by Trevor Moore
This is the first of a monthly sequence of pieces that will link with Macman’s 2EARFM show.
You can hear him every week at 1600 on 107.5 MHz or 102.9 MHz. His shows always feature an eclectic mix of music from the time, as Elton John sang in Crocodile Rock “when rock was young … [when] … me and Suzie had so much fun, holding hands and skimming stones”. We were all there at one time or another.
We realised, Macman and I, probably assisted by a beverage or two, that it is 50 years since 1970. Now while that means we are incredibly old, it also means, as the T-shirt says, that we were around to hear all the good bands play. This Wednesday 17 June 2020 you can hear Macman play some tracks from an album that was critically acclaimed on its release in June 1970. When Langdon Winner reviewed this album for Rolling Stone in September 1970, he said of the singer that he “helps us to remember many of the small but extremely important experiences of life which our civilisation inclines us to forget. Compassion. Care for small things. The textures of sorrow. Remembrance of times past. Reverence for age.” I leave it to you to decide whether these comments are over the top as you listen to Macman’s show.
He was writing about Rod Stewart (more properly Sir Roderick David Stewart, CBE) and next Wednesday Macman will be playing tracks from Gasoline Alley. The magazine A History of Rock commented in 1983 that Stewart’s albums are “carefully constructed, his unique hoarse tones approaching soul, modern folk, R&B and his own simple but charming songs with power and passion.” When you listen to Gasoline Alley 50 years on, you can hear this. Stewart himself maintained for years afterwards that Gasoline Alley was the best thing he had ever done. The album showcases his strengths and maturity in his interpretation of songs like Dylan's Only A Hobo and Elton John's Country Comfort (both of which he covered before their composers) as well as on his own compositions. The title track is co-written with Ronnie Wood, later of course of The Rolling Stones. He covers the Womack-written It’s all over now, which was the Stones’ first number 1 in 1964, and by slowing down the tempo and softening it a little, he makes it a different song to the Stones’ version.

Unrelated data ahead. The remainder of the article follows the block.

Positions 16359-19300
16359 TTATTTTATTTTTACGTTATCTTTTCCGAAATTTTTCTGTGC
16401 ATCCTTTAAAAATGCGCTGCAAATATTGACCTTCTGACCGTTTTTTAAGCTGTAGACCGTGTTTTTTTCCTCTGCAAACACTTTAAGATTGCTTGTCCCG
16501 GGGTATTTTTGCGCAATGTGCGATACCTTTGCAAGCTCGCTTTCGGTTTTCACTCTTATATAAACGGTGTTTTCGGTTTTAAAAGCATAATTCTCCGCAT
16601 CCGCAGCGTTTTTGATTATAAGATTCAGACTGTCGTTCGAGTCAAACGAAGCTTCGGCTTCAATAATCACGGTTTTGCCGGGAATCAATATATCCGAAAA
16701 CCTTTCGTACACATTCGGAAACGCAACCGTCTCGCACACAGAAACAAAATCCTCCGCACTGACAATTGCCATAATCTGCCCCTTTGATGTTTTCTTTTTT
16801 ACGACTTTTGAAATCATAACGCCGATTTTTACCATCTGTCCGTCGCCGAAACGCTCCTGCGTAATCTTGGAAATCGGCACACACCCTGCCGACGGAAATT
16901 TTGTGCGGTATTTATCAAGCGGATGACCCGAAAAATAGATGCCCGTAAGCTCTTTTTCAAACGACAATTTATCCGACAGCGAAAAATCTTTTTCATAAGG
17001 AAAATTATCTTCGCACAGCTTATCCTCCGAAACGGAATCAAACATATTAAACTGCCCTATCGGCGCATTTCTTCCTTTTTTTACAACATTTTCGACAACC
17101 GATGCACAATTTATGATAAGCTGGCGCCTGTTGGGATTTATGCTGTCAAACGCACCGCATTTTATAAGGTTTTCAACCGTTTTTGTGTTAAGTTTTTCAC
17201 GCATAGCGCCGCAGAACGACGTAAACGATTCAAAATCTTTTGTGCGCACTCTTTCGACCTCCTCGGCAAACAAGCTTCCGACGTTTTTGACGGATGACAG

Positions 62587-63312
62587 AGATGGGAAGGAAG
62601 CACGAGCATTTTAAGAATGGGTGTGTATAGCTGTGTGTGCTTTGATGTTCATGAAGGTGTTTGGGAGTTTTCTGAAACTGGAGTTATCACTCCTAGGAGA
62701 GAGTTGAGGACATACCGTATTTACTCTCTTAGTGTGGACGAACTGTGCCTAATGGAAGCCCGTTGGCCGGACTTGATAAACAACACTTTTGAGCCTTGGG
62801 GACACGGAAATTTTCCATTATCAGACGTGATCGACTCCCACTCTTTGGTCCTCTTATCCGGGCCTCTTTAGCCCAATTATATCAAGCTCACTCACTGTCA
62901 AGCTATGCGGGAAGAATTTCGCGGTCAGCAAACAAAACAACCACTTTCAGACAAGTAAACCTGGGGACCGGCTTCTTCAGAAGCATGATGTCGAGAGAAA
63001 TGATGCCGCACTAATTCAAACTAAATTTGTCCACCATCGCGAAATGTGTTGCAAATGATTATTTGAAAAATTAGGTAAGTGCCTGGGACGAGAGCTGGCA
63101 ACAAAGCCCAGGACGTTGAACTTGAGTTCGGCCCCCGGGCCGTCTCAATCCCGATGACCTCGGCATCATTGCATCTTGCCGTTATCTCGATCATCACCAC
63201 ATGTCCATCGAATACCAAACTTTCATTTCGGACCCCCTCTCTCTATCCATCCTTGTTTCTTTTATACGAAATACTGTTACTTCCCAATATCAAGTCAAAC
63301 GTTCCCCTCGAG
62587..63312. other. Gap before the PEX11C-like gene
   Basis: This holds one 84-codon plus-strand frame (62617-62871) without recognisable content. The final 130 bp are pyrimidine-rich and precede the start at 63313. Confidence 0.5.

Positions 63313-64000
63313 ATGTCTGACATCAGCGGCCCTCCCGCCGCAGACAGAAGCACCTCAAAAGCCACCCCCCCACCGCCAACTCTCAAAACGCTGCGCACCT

When he released Gasoline Alley, he was still playing with The Faces so perhaps it’s not surprising to find the Ronnie Lane-Steve Marriott song My Way of Giving that was a minor hit for Chris Farlowe in 1967. An interesting choice for the album is Cut Across Shorty which had been the B-side of Eddie Cochrane’s number 1 UK hit Three Steps to Heaven (incidentally the last song he ever recorded).
Rod the Mod: then and now. The right hair was critical for a mod. I remember trying to emulate the high crown and the fringe using sticky tape to stick it all down. As Stewart sings in I was only joking: “My dad said we looked ridiculous, but boy we broke some hearts.”